How to Pay a Minister a Holiday Bonus

Written by Kristen Calicott on Nov 10, 2020 in IRS Compliance

The holidays are coming up fast! That means it's time to prepare for everything that comes with them: the food, the time with family and friends, and the gifts given to those you love and appreciate.

Traditionally, this season also provides a special opportunity to bless your pastor and ministry leaders who have given so much throughout the year. How can you express your gratitude for your pastor or ministry leader this upcoming season? One of the most common ways is through a holiday bonus!

Now let's take a look at how to create a reasonable bonus plan and accurately report compensation at the end of the year.

Creating a reasonable bonus plan

A bonus of any amount is considered taxable compensation, and it must be included as part of the pastor's total compensation package. One of the most important steps when deciding to give your pastor a bonus is making sure the amount is "reasonable." If the pastor's salary exceeds what the IRS considers a "reasonable" salary, then the church could pay up to a 225% tax penalty. Check out this blog for guidelines on how to determine whether your pastor's compensation agreement is reasonable.

One of the final steps to establishing reasonable compensation is creating and approving a compensation agreement. Does your church have a compensation agreement for the pastor? If not, our Minister's Compensation Service can help you set one up! Give us a call at 877-494-4655 or click the link below to learn more!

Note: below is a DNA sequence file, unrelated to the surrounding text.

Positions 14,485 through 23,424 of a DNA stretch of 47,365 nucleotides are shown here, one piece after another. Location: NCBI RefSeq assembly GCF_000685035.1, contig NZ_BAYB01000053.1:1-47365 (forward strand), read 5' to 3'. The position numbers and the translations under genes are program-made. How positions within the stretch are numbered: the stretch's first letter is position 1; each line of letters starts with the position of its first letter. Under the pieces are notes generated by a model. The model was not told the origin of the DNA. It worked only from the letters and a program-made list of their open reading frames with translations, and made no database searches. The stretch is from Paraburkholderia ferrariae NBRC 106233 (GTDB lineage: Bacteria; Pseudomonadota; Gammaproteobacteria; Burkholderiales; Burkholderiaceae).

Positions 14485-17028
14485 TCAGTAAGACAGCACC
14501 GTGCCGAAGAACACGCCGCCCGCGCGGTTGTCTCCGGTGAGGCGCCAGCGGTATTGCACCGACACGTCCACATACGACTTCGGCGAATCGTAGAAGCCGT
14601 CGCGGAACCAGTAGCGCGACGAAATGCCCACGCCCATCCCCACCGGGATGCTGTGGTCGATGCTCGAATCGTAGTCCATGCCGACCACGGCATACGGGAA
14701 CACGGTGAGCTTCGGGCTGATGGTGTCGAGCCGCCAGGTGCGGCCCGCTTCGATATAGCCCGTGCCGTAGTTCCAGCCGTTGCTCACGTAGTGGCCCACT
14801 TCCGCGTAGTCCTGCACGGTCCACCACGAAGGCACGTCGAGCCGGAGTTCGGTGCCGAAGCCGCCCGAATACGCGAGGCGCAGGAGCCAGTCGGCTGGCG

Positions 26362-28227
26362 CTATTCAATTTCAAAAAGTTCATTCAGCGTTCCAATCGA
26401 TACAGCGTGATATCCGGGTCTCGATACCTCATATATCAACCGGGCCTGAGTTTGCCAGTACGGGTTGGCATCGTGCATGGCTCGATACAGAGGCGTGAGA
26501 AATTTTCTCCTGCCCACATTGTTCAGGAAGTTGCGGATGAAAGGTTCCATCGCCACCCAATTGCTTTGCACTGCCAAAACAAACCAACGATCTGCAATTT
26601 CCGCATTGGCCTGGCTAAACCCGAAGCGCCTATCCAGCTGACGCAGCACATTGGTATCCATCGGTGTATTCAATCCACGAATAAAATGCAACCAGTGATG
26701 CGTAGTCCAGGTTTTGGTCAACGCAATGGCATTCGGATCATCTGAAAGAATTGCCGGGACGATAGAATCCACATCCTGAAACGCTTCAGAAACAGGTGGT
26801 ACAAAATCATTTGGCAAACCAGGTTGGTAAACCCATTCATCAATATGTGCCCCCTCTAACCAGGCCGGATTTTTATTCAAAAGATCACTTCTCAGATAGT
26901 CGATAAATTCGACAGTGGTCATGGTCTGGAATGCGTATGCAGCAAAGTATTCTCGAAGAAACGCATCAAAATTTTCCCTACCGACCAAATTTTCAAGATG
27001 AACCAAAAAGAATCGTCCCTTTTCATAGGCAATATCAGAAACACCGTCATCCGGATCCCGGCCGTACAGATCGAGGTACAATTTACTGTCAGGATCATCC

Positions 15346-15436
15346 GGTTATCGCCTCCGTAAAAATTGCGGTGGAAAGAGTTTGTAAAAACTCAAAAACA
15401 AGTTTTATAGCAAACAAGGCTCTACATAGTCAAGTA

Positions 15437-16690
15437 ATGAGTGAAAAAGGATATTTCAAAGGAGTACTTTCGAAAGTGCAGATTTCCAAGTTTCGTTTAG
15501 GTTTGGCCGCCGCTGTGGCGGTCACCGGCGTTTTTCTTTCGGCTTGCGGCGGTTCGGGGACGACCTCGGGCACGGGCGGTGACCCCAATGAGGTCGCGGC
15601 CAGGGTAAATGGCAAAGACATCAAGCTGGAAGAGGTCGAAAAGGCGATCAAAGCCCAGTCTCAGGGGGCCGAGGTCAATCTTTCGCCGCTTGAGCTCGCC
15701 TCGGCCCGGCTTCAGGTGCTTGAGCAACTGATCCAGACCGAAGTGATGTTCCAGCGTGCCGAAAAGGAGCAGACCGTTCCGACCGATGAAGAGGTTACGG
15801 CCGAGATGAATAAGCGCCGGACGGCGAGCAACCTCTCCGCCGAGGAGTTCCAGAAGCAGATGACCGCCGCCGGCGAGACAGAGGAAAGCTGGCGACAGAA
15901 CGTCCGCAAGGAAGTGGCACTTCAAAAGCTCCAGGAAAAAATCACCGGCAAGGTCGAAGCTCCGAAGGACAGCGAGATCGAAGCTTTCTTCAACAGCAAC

Learn More About Minister’s Compensation

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Establishing bonus guidelines

When establishing a bonus plan for your pastor, the board of directors should:

  • Define the merits of a bonus,
  • Decide when the pastor will receive his or her bonus, and
  • Determine how the pastor will be paid his or her bonus.

Not all pastors will receive a bonus at the end of the year. By no means does this speak to the pastor's performance. Instead, the church may simply not be in a financial position to afford a bonus this year, and that's okay! Additionally, if the pastor does not meet the set standards or requirements of a bonus but still receives one, the board of directors needs to provide a justified reason and document it.

Bonus limitations

Remember: the pastor's compensation, including a bonus, shouldn't exceed a reasonable amount. Some churches erroneously believe paying the pastor based on a percentage of income the church receives during the year is automatically reasonable. To clarify, a percentage-based bonus isn't an incorrect way to pay the pastor, but it is necessary to set a maximum limit.

Another form of compensation often gifted to pastors and ministers around this time is a love offering! To listen to our latest Beyond the Call podcast, a Practical Guide to Love Offerings, click the link below! Subscribe for weekly episodes to help you protect what God has called you to lead!

W-2 vs. 1099